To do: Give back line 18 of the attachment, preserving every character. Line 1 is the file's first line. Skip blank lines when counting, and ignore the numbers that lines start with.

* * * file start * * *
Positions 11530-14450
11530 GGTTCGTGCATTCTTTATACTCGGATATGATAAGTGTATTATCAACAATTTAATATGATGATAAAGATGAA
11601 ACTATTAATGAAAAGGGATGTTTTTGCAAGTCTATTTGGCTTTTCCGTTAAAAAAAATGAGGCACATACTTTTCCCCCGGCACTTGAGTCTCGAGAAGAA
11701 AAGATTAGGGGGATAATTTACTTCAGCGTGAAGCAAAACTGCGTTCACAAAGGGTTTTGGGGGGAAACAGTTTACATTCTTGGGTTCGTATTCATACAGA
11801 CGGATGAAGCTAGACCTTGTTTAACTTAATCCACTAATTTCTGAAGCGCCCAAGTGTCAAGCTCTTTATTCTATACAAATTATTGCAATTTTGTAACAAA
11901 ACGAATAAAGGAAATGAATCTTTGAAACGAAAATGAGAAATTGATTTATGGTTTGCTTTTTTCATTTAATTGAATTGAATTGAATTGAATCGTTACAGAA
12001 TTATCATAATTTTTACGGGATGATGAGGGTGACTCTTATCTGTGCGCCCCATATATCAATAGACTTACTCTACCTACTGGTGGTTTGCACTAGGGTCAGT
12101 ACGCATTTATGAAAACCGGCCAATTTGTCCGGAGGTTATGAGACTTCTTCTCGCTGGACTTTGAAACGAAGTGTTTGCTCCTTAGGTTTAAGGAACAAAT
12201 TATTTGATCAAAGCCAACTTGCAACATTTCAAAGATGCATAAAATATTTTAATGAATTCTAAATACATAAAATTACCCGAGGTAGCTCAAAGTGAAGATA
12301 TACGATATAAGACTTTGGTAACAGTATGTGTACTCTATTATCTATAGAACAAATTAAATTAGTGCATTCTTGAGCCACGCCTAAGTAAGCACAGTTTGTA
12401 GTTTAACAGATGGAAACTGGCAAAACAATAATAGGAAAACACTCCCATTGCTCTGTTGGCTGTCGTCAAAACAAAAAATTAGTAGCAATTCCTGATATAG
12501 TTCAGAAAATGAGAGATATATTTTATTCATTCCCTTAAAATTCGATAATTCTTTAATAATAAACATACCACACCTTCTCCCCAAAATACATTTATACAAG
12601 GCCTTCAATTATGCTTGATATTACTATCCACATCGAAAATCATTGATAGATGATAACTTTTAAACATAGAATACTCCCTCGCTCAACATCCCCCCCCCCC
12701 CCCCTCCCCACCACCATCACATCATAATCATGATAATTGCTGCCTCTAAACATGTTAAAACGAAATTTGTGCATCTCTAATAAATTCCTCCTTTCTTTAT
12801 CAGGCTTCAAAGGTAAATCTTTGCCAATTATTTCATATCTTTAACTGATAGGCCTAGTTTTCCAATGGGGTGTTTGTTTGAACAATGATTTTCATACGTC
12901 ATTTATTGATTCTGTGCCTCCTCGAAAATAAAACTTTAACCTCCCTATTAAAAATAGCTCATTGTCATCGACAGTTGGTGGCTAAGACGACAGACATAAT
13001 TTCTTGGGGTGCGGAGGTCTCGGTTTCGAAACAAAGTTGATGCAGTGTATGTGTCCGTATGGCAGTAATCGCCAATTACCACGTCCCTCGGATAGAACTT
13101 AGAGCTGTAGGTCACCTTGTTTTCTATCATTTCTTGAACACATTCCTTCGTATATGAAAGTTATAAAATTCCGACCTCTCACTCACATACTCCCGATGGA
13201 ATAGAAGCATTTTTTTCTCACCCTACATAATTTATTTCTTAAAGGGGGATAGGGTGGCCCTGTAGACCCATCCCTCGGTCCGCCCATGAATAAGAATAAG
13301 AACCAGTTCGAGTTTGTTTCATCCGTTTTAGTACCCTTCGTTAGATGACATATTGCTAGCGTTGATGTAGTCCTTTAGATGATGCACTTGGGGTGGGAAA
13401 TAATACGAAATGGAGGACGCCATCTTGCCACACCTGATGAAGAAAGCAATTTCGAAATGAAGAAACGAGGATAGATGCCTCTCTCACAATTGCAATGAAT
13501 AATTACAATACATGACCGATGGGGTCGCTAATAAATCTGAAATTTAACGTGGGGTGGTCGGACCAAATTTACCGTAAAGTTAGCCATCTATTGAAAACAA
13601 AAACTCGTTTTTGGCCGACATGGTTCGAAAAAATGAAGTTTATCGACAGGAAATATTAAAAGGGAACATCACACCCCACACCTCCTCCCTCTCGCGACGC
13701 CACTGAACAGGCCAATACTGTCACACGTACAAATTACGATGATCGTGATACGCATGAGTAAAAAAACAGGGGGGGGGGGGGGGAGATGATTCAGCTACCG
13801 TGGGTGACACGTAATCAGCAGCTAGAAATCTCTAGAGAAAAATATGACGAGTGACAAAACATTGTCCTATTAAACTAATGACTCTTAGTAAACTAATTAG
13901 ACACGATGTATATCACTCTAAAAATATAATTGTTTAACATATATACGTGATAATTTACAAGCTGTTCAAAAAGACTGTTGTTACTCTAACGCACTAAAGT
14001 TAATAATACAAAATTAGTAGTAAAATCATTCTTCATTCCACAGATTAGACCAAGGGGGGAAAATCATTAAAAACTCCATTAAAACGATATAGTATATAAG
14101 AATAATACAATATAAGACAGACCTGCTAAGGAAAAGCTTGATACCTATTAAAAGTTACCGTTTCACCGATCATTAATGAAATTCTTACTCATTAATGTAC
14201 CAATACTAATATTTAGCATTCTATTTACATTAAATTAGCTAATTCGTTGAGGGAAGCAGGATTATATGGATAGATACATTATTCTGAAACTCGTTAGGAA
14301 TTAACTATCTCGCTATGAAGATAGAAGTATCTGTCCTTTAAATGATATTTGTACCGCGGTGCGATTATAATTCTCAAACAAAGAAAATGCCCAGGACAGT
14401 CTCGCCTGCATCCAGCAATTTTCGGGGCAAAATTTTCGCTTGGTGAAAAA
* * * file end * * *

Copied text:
13101 AGAGCTGTAGGTCACCTTGTTTTCTATCATTTCTTGAACACATTCCTTCGTATATGAAAGTTATAAAATTCCGACCTCTCACTCACATACTCCCGATGGA